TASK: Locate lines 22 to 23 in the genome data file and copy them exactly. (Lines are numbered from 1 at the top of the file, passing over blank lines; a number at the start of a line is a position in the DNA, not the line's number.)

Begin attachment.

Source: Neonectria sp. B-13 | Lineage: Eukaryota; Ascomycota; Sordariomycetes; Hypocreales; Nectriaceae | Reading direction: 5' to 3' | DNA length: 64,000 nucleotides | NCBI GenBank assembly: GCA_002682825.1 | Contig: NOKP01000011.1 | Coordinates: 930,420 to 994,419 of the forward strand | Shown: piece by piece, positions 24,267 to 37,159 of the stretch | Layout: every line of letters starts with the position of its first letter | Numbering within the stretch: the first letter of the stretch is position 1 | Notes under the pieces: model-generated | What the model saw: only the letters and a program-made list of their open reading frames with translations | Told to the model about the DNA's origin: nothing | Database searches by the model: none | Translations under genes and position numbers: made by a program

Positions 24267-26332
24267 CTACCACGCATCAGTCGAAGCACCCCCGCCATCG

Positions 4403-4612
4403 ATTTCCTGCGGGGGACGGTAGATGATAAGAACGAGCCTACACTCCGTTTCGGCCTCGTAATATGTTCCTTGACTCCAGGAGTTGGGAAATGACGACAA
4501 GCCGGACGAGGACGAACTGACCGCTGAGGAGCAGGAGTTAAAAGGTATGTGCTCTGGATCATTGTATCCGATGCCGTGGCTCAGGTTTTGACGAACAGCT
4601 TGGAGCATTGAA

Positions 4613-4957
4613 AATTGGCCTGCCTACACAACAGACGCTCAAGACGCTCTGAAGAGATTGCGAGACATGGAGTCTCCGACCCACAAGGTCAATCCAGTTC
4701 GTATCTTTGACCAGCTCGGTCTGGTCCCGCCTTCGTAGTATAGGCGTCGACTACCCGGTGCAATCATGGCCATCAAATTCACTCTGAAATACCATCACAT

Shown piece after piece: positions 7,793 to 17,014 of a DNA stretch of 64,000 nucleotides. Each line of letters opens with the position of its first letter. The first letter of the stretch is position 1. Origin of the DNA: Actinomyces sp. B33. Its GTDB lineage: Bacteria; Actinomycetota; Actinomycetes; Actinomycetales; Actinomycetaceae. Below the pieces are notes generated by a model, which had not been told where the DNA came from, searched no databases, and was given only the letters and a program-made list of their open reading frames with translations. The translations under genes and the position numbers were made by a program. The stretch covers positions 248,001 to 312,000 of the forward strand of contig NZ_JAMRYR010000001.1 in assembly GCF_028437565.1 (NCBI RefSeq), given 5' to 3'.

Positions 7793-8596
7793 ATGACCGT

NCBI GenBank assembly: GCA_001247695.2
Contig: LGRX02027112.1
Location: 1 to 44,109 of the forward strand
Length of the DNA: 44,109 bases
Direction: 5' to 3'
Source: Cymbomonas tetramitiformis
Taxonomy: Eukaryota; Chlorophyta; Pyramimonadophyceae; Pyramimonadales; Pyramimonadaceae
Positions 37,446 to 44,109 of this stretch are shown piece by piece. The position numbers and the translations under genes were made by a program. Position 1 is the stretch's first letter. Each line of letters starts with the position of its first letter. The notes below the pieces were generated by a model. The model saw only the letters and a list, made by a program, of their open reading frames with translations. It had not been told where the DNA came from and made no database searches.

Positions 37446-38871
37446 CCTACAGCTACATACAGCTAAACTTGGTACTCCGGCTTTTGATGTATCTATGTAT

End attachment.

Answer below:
Positions 37446-38871
37446 CCTACAGCTACATACAGCTAAACTTGGTACTCCGGCTTTTGATGTATCTATGTAT